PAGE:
Celebrating 50 years at Peaks of Otter!



You can also see the wildlife, hundreds of plant species and the historic vestiges of a previous century’s residents.

Butterfly   
 Blue Heron  
Taking in the scenery and savoring the serenity could well be enough to satisfy a visitor to Peaks of Otter, but there are other things to do as well.

Picnic amid natural beauty along Little Stony Creek, where you’ll find tables, charcoal grills and comfort stations. Hike the six trails surrounding the Peaks of Otter Lodge. Explore Polly Wood’s “Ordinary,” a cabin that served as the first lodging for travelers starting in the early 1830s. And visit Johnson Farm. The Johnson family lived at and worked the property from 1852 into the 1930s. The National Park Service has restored the farm to represent a typical Blue Ridge Mountain home of the 1920s/1930s. Costumed interpreters work the farm and offer discussions and programs daily during the operating season (the farm is closed during the winter months).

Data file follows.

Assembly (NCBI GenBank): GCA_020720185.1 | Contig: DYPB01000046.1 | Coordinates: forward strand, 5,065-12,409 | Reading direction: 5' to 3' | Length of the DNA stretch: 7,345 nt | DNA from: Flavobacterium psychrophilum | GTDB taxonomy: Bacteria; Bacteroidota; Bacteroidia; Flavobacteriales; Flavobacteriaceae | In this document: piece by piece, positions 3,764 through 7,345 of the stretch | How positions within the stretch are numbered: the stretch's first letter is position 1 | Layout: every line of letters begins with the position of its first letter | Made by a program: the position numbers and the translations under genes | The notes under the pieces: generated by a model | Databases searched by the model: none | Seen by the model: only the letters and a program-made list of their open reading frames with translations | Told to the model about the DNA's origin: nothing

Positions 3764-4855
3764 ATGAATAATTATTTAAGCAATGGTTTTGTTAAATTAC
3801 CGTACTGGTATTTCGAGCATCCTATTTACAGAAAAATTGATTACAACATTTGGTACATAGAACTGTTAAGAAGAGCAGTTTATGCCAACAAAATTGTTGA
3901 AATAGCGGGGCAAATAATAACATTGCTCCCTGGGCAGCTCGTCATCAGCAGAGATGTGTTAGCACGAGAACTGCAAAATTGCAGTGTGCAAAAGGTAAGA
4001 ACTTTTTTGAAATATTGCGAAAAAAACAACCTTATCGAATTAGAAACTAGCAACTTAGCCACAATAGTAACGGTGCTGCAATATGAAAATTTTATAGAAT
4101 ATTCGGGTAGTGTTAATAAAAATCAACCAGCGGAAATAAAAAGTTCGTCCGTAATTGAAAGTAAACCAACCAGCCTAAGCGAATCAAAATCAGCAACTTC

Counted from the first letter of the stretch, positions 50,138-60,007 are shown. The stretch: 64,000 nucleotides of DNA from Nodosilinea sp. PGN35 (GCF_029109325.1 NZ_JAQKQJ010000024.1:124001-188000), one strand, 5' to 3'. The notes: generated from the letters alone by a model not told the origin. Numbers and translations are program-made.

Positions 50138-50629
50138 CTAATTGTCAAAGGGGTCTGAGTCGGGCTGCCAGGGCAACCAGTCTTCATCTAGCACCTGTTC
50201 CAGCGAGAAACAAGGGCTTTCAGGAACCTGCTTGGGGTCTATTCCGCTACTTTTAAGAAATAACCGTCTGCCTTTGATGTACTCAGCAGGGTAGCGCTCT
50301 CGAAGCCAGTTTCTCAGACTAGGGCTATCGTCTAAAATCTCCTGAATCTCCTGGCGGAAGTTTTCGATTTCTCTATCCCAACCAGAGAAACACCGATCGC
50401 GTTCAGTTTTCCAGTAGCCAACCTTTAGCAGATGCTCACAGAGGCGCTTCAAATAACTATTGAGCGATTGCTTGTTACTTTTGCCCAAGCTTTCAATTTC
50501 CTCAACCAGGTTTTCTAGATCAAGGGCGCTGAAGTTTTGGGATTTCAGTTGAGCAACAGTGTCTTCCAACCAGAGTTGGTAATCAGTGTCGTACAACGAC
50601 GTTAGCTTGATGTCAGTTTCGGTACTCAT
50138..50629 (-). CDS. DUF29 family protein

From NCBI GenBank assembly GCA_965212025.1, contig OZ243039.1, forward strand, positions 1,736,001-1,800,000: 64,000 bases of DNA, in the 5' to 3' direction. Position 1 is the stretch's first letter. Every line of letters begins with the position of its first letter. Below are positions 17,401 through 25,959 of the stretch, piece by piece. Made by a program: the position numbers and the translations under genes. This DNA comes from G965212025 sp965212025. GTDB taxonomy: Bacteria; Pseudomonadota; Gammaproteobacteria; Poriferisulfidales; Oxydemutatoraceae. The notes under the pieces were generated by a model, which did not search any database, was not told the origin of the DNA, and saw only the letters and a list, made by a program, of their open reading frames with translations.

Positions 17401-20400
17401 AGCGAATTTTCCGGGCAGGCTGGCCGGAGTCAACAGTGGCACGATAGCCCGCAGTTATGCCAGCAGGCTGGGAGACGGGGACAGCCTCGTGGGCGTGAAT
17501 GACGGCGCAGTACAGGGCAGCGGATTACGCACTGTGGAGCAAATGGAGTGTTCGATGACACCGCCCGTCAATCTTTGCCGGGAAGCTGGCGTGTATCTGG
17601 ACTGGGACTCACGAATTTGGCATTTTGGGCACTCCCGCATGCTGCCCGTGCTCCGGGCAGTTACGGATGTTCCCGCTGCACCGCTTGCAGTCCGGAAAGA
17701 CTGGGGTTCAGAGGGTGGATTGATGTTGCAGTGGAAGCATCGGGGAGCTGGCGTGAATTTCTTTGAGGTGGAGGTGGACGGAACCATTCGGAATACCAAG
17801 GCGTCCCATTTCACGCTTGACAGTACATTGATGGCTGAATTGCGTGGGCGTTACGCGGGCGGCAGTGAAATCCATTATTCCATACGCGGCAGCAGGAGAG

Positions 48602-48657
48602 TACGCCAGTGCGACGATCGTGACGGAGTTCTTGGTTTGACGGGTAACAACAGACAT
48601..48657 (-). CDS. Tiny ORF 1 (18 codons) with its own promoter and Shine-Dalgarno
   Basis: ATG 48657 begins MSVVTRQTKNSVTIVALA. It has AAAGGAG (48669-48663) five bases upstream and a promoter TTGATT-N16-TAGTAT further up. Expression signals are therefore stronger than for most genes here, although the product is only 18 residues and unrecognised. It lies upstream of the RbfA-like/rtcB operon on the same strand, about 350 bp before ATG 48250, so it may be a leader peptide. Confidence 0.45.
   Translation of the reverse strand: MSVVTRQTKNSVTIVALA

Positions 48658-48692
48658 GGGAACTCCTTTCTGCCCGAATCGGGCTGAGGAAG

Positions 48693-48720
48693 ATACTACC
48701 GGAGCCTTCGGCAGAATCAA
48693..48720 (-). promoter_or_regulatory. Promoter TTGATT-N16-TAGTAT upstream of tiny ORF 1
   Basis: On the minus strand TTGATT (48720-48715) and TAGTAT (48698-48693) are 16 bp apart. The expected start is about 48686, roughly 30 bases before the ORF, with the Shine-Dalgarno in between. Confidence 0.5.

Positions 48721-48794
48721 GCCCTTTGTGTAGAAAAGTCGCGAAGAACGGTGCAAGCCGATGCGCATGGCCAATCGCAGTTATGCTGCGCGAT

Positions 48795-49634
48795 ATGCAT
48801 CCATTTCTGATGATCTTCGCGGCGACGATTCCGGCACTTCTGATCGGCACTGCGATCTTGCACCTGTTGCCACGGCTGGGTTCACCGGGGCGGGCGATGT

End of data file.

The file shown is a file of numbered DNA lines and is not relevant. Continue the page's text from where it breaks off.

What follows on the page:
Other recreational attractions include the Visitor Center at Milepost 86 on the Parkway, an environmental education center, an amphitheater and a campground.

From the Blue Ridge Parkway, hikers can gain access to the Appalachian Trail at Bearwallow Gap, five miles south of the Peaks of Otter on State Road 43. Access is also available at the Cornelius Creek Shelter, five miles north of the Peaks at Milepost 80.5.